COPENHAGEN, Denmark -- Finland will end all COVID-19 restrictions next month, Prime Minister Sanna Marin said Monday.
Marin said her Social Democratic-led government would negotiate with the other parties in parliament the timetable for the removal of the restrictions.
At the same time, border controls at the internal borders between Finland and the other Schengen countries end Monday. That restriction was introduced at the end of December to slow down the spread of the omicron variant. Travelers coming from outside the EU will continue to meet border controls at least until Feb. 14. February, Finnish broadcaster YLE said.
In neighboring Denmark, restrictions were to be scrapped Tuesday, including allowing Danes to enjoy free access to restaurants, cafes, museums and nightclubs, while mask use will cease to be mandatory.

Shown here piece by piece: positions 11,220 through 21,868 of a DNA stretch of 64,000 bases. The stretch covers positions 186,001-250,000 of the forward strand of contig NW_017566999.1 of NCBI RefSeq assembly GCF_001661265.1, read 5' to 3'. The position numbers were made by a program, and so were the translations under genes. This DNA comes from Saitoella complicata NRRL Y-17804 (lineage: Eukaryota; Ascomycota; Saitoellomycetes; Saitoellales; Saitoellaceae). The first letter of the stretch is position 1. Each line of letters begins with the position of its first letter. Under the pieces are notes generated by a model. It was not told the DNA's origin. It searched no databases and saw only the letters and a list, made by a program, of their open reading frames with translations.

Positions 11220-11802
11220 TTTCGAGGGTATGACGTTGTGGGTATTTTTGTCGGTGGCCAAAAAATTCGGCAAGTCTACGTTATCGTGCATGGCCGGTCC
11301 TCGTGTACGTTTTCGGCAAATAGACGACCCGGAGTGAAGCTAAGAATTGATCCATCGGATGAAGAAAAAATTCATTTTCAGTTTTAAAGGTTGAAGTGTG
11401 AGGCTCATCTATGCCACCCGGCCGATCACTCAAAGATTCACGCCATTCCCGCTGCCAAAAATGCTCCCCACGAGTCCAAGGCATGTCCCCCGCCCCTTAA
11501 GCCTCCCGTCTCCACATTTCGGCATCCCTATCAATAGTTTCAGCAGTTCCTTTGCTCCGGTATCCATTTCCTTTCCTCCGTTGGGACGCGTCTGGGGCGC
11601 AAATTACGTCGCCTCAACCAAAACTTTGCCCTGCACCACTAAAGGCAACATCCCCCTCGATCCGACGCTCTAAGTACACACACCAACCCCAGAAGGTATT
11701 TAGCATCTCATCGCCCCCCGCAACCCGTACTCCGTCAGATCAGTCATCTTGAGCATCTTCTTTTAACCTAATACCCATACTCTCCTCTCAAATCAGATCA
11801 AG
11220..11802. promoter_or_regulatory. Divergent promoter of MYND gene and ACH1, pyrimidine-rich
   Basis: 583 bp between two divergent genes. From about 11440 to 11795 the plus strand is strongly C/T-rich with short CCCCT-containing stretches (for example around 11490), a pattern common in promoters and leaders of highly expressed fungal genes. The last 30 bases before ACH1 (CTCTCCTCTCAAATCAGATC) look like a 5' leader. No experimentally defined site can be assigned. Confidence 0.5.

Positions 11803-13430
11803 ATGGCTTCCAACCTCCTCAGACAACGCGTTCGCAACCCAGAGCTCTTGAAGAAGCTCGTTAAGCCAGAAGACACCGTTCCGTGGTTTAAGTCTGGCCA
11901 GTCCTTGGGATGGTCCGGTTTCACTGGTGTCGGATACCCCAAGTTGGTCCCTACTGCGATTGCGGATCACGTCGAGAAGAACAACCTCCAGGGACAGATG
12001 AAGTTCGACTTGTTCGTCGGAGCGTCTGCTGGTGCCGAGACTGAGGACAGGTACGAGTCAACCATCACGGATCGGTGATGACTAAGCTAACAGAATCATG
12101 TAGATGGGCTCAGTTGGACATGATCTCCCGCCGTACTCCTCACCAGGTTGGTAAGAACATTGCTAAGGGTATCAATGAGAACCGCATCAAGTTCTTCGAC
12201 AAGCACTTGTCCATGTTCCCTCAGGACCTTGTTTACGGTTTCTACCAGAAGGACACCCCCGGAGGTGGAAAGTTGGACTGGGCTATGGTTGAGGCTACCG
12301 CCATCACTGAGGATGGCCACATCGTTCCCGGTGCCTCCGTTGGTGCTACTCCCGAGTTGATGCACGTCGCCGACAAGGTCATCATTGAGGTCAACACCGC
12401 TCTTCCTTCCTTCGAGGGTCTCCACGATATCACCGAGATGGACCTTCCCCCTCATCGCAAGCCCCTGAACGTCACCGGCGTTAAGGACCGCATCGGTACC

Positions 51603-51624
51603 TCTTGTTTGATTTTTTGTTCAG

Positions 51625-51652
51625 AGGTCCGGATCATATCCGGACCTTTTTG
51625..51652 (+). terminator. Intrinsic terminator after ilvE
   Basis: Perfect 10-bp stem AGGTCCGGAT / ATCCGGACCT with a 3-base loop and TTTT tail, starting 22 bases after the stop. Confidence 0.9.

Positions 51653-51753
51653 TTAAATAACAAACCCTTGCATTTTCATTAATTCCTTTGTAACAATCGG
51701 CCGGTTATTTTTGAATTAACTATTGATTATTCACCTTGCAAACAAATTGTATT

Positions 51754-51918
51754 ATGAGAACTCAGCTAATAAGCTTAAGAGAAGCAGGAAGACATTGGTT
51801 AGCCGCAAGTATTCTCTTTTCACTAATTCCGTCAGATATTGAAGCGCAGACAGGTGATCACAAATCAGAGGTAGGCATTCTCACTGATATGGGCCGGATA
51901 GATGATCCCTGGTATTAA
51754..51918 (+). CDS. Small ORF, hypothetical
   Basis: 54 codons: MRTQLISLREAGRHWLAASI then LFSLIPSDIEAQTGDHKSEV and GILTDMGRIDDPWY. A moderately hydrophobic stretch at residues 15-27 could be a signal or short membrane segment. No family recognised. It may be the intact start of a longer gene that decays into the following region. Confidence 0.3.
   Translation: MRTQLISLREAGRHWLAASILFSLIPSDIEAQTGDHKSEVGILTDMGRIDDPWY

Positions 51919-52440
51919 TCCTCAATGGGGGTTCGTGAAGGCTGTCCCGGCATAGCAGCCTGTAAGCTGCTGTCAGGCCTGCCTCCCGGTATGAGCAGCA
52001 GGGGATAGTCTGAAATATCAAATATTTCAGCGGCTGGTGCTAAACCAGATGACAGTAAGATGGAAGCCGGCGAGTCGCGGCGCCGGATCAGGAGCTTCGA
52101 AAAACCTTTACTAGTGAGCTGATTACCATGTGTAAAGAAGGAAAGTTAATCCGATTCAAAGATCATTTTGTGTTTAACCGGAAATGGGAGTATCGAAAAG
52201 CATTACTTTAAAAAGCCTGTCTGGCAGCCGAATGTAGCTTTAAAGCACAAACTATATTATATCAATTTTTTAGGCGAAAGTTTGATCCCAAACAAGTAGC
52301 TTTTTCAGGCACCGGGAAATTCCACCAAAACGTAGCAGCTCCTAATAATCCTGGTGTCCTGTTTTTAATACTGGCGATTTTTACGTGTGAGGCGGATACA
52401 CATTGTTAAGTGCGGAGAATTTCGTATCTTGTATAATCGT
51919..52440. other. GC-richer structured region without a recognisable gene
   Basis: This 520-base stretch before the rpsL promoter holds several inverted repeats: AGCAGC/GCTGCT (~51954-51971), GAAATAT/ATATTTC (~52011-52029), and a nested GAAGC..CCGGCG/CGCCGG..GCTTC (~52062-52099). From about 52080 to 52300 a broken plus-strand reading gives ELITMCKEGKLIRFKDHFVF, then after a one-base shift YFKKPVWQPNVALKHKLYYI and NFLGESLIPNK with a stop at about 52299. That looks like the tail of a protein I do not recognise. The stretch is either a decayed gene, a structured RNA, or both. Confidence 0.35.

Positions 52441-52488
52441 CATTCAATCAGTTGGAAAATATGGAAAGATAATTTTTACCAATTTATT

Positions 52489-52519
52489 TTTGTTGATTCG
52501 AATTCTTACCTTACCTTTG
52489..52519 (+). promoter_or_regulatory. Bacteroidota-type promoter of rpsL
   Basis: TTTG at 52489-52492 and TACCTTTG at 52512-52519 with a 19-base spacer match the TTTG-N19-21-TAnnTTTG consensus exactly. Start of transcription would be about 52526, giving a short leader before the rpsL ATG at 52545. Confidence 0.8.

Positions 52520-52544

The restrictions were originally introduced in July but were removed about 10 weeks later after a successful vaccination drive. They were reintroduced when infections soared.
Sweden said last week it will extend its own measures for another fortnight, with Social Affairs Minister Lena Hallengren saying the country, which had previously stood out among European nations for its comparatively hands-off pandemic response, has “an extremely record high spread of infection.”
Sweden has ordered cafes, bars and restaurants to close at 11 p.m., and urged people to work from home when possible.
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